Associations between microbes and macroalgae: Host, epiphyte and environmental factors

Goecke, Franz Ronald (2011) Associations between microbes and macroalgae: Host, epiphyte and environmental factors (Doctoral thesis/PhD), Christian-Albrechts-Universität, Kiel, Germany, 149 pp

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During the last 3 years, there was a special enhancement of research focused on association between macroalgae and bacteria. The present work was carried out in order to contribute towards our understanding of those alga-bacteria relationships. Different macroalgae in the same habitat may all exert the same important ecological role as primary producers, but in terms of interactions every single species represents a completely different microenvironment occupied by rich and diverse microbial communities. The present study covered potential effects from the host, season and epibiota in regulating the associated microbial communities. It also covered pathogenic relationships and possible specific associations.
Recently it has been demonstrated by molecular methods that different species of marine macroalgae in the same habitat are associated with different microbial communities. We
confirmed these molecular data by means of a cultivation-based study on two co-occurring macroalgae from the Baltic Sea. Those very unique microenvironments may be formed by the thallus morphology, by microtopography of the surface and by unique metabolic properties (e.g. secondary metabolites and cell wall structures). All these factors were shown to influence the associations with organisms of their immediate surroundings. The present study also confirms algae as a distinct source of bacteria by a phylogenetic study of all newly described bacteria from algal sources available in GenBank.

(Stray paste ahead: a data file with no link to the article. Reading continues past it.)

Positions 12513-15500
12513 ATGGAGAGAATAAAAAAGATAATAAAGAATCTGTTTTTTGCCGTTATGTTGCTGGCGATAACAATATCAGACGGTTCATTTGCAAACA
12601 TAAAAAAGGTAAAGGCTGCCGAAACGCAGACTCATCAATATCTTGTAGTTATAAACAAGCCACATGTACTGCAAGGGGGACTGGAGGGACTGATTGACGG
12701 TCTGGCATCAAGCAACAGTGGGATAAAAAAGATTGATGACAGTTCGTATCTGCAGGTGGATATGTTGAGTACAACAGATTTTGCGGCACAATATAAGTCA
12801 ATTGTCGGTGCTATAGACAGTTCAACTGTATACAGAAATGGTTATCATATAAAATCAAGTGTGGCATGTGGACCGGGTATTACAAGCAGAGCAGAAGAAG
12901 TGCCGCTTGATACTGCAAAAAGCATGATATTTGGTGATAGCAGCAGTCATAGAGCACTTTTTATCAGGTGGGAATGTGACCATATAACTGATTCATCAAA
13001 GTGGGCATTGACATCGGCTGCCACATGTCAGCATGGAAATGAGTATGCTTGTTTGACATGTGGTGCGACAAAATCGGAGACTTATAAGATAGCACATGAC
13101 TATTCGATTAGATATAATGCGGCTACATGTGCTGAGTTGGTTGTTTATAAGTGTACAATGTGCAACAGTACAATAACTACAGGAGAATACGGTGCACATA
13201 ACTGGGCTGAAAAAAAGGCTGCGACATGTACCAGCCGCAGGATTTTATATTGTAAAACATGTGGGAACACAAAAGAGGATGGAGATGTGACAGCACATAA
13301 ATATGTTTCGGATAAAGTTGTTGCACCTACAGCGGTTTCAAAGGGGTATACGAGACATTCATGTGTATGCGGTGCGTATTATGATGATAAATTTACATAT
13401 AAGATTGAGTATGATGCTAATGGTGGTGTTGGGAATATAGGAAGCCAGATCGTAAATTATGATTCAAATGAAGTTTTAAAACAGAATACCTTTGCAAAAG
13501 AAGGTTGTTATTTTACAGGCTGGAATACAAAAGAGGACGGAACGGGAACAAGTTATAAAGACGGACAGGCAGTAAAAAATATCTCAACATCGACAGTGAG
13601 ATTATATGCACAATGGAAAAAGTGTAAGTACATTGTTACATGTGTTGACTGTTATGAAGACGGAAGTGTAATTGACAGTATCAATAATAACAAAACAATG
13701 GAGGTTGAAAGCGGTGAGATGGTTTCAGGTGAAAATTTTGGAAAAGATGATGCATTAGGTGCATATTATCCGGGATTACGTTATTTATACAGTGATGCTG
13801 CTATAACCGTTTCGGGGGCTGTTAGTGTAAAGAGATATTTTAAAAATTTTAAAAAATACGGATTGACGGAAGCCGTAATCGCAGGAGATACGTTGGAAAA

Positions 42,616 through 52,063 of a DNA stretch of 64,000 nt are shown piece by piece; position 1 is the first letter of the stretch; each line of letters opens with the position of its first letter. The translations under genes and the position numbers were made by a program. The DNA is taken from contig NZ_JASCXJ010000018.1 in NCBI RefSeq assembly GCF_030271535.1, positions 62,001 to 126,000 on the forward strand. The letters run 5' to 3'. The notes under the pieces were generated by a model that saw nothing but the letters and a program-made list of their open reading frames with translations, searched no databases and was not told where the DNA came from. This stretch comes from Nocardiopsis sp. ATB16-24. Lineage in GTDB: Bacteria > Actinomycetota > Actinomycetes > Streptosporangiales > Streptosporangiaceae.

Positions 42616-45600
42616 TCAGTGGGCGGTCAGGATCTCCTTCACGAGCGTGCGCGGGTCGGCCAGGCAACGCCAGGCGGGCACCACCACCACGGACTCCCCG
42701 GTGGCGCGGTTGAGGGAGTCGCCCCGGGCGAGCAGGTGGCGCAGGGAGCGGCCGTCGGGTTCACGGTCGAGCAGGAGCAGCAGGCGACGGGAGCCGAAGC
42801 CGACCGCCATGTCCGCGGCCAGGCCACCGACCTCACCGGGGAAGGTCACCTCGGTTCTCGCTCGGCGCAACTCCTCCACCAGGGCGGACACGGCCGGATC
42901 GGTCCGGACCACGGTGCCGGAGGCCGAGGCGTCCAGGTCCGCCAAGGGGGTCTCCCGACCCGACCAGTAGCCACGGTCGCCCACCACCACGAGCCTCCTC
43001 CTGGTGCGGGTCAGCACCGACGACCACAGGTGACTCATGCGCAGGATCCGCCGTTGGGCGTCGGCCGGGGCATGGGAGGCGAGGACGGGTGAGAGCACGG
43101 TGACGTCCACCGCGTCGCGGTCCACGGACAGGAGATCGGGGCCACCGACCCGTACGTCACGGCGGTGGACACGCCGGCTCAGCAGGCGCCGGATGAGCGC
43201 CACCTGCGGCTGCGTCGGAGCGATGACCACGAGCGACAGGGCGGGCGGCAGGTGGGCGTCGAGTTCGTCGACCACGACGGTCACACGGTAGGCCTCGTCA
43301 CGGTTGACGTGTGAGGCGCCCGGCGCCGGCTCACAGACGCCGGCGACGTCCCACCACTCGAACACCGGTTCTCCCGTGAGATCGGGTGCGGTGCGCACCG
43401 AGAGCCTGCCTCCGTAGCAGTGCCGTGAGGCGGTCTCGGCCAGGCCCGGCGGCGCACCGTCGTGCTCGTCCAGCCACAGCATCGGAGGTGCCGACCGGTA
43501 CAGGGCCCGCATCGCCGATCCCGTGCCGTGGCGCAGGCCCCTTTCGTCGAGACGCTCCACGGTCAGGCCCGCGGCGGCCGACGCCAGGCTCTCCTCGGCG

The association of algae with members of the microbial community may represent an ecological advantage against microbial epibiosis. The development of antimicrobial
metabolites is widespread among alga-associated bacteria, a quality which the macroalgae may use for it´s own benefit. A mutualistic relationship can be postulated, in which the
bacterial community protects the host from biofouling, while the host may provide nutrients and physical protection to the bacteria. The role of the associated bacteria as defense of the host against pathogens is almost completely unknown, starting with the fact that diseases of
algae are mostly neglegted. In this sense, we described a microbial pathogen affecting a macroalga at the Chilean coast. Algae are key components of the aquatic environments, not only habitats for many macroorganisms, but also for millions of microbes waiting to be discovered. Because chemical compounds seem to rule the macroalga-bacteria relationships, host and epibiota represent also a potential rich source of secondary metabolites. Both, macroalgae and microbes are key organisms in marine environments. Nevertheless, we are only starting to
discover the complexity of relationships between algae and bacteria in nature.

Document Type: Thesis (Doctoral thesis/PhD)
Thesis Advisors: UNSPECIFIED
Keywords: Microbiology; microbes; macroalgae
Research affiliation: OceanRep > GEOMAR > FB3 Marine Ecology > FB3-MI Marine Microbiology
Date Deposited: 09 Dec 2011 09:14
Last Modified: 06 Jul 2012 15:08

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